Detail from Poster, "Wake Up America," 1917 (LOC)
State Historic Site
A Whole-House Exhibit at the Trail End State Historic Site
April 2017 through December 2018
AMERICANS WERE NOT eager to enter the European war; in fact, during his reelection campaign in 1916, President Wilson ran on the slogan, “He Kept Us Out of War.” Once war was declared in early April 1917, however, things had to change. The government’s first task was to convince citizens that they must support the war effort without reservation. Propaganda – defined as “information used to promote or publicize a particular political cause or point of view” – was its primary weapon in this phase of the war.
Some historians claim that World War One was won by propaganda. It was certainly the first war in which (a) mass media kept Americans informed about what was occurring on the battlefields, and (b) propaganda was used systematically as a way to significantly impact public opinion.
President Wilson’s Committee on Public Information – comprised of the Secretaries of State, the Army, and the Navy – produced films, commissioned posters, published books and pamphlets, purchased newspaper advertisements, and recruited business men, preachers and professors to serve as public speakers at the local level. The committee emphasized the message that America's involvement in the war was essential in order to save the world from certain destruction. Every message was anti-German and pro-American.
WAKE UP AMERICA DAY
New York City came up with its own way to wake up its citizens from their complacency: they combined Wake Up, America Day with Patriot Day (a holiday honoring the Revolutionary War) on April 19, 1917. The event began at midnight when a woman dressed as Paul Revere rode through the streets on horseback summoning “the men of America to take up arms in the new strife for human liberty.”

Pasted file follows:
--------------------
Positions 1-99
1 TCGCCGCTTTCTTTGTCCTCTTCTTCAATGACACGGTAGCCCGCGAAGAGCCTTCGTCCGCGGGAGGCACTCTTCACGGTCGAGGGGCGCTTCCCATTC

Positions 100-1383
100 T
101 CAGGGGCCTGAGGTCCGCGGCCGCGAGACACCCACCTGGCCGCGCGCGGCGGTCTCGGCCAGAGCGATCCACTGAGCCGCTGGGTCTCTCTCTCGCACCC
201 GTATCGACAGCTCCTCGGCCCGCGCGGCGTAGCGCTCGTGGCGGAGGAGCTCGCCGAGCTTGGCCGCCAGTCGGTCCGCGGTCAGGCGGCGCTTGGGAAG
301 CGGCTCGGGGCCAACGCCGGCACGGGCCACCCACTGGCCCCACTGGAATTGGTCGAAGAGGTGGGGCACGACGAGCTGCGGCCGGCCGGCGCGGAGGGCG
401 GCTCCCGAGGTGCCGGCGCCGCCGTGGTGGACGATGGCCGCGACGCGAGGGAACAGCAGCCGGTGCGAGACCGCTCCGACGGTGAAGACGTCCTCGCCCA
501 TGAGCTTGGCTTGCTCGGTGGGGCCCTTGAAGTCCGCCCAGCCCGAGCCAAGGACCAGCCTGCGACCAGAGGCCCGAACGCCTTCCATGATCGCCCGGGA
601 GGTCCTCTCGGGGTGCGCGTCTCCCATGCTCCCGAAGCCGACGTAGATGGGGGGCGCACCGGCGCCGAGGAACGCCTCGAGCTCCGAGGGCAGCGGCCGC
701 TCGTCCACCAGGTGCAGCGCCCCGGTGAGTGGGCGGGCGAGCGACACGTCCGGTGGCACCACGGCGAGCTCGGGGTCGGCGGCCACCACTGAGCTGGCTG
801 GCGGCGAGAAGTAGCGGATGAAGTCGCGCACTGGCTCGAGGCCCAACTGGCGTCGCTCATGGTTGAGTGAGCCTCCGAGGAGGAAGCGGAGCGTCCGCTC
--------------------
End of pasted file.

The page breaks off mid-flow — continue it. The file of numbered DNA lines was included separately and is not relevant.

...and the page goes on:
One of the biggest backers of Wake Up, America Day was artist James Montgomery Flagg. He designed two posters for the event: one featured a sleeping Lady Liberty clad in stars and stripes, and the other sported a female Paul Revere-like character. Flagg also designed all the floats for the Wake Up, America Day parade, which was viewed by over 60,000 spectators).
A REVITALIZED UNCLE SAM
Flagg was one of the most influential men in America during World War One. Take his reimaging of Uncle Sam, for example. According to legend, the use of the term Uncle Sam to denote America and/or its government came into use during the War of 1812 (he was supposedly based on a Troy, New York, meat packer named Samuel Wilson). Afterwards, Uncle Sam was popularized in the 19th century by political cartoonist Thomas Nast, considered by many to be “The Father of the American Cartoon.”
The colorful Uncle Sam we know today, created by James Montgomery Flagg, appeared in 1916 on the cover of Leslie’s Weekly. Thereafter, he seemed to be everywhere: on the covers of magazines and sheet music, in product advertisements and – of course – on propaganda posters.